According to the new tool, reported cases of fraud increased from 355 in the first half of 2011 to 520 cases in the second half of the year. This is an increase of 46.4 percent. In the same period, the value of fraud decreased from US$7.17 billion to US$3.702 billion.
KPMG developed the Africa Fraud Barometer to form a bigger picture of fraud prevalence in Africa. “We felt that there was a need to create a tool like the Africa Fraud Barometer since the world has begun to look at Africa as a new investment destination,” says Petrus Marais, KPMG's Global Leader for Forensics, who developed the Barometer. “At the same time, we are still dealing with an often negative perception of Africa. We therefore see ourselves as risk analysts and would like to provide information that allows potential investors to assess and conceptualise risk on the African continent.” The Barometer distinguishes between the number of reported fraud cases, type of perpetrators, victims of fraud, type of fraud, countries and targeted industries. Data currently available captures the entire year of 2011. To obtain some indication of trends, KPMG compared findings from the first six months of the year to those in the second half.
Accounting for 29 percent of perpetrators, company employees committed the most fraud during the second half of 2011, according to the report. That is an increase of two percent from the first six months. Management committed the highest value of fraud at US$1.2 billion during the second half of 2011, as opposed to US$3.3 billion during the first half of the year. Hardest hit by fraud is government and the public sector, with 39 percent of all cases, five percent lower than in the first half of the year. There is however, a decrease in the number of cases reported, from 43 percent to 37 percent. “Fraud occurs most where money enters and exits a company or institution. At the interface of financial transactions, perpetrators tend to be most successful in defrauding funds,” says Marais.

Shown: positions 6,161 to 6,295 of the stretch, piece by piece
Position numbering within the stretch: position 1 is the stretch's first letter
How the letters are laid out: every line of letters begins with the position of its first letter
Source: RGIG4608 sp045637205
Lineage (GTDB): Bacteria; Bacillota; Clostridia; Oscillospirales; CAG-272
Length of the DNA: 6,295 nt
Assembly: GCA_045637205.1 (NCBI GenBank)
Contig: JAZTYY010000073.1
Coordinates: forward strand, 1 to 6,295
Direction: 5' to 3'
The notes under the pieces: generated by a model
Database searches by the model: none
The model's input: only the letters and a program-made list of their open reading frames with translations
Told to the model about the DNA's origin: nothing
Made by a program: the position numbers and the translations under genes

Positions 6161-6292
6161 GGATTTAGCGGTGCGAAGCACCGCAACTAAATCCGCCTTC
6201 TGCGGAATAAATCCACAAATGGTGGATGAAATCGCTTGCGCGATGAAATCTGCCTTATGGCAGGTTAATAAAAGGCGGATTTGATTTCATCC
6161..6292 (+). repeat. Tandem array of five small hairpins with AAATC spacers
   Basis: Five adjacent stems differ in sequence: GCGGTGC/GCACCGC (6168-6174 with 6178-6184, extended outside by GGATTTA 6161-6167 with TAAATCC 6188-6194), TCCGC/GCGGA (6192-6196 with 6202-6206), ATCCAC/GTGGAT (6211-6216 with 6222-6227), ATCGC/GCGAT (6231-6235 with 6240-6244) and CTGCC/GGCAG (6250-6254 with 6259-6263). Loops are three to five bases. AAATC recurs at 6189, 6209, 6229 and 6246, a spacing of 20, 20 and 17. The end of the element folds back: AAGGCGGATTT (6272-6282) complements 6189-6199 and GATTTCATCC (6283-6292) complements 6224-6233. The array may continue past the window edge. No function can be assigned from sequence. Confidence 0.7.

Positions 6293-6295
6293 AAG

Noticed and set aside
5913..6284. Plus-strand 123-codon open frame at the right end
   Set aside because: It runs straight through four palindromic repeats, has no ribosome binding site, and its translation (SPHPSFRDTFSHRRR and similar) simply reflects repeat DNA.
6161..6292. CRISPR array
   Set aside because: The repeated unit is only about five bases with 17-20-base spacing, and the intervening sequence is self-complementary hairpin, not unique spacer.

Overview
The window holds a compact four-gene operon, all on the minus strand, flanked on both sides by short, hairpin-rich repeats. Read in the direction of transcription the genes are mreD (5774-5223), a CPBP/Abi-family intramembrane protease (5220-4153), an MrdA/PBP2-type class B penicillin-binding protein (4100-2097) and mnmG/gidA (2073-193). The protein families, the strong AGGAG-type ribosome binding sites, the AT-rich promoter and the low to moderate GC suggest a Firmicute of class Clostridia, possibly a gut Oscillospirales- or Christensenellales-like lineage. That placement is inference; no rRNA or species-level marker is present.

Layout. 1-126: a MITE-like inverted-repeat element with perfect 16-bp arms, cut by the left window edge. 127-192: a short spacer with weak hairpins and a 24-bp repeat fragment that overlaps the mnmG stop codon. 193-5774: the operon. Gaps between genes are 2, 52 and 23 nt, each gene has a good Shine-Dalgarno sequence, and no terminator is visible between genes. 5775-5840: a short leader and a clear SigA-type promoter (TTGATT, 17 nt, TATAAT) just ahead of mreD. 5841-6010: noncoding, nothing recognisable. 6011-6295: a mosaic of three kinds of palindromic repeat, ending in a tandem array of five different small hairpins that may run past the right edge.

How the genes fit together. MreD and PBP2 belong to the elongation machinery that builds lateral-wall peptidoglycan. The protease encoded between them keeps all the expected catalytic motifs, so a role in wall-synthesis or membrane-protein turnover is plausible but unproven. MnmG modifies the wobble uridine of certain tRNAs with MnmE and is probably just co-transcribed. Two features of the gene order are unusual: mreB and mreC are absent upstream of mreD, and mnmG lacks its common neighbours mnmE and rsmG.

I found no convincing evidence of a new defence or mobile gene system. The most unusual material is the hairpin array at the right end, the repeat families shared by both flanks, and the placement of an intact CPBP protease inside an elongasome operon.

General fraud is the highest reported fraud type at 29 percent, while misappropriation and theft come second. The countries with the highest number of reported cases of fraud are South Africa and Nigeria, but in both countries fewer cases were reported in the second half of the year than in the first. Zimbabwe has the highest value of fraud perpetrated in the second half of 2011, amounting to over US$1.2 billion.
KPMG compiled data for the Africa Fraud Barometer by accessing and analysing all available news articles, as well as reviewing fraud cases from designated databases. This methodology has been successfully used in the United Kingdom. The data is captured, processed and will be disseminated in a press release every six months. “Over time, we expect to get a clearer picture about the different types of fraud committed, which will allow us to propose to our clients various types of measures against fraud,” says Marais.
“From working on fraud over the last 20 years, I know that we are experiencing high levels of fraud in Africa. In some areas, we are dealing with a breakdown in the ethical environment. Morality and ethics in business operations have been eroded. On the positive side, I have learnt that recently, there has been a greater willingness by governments in Africa to address fraud. That is particularly the case in South Africa. A free press is very important to uncover fraud, so is willingness by the media to continuously dig up and report cases. We have more transparency than in the past.
“To outsiders, I say that Africa is a great place to invest, if you have the ability to assess the risk involved. That is the contribution the Africa Fraud Barometer seeks to make.”
To view the detailed results, go to kpmg.co.za or kpmgafrica.com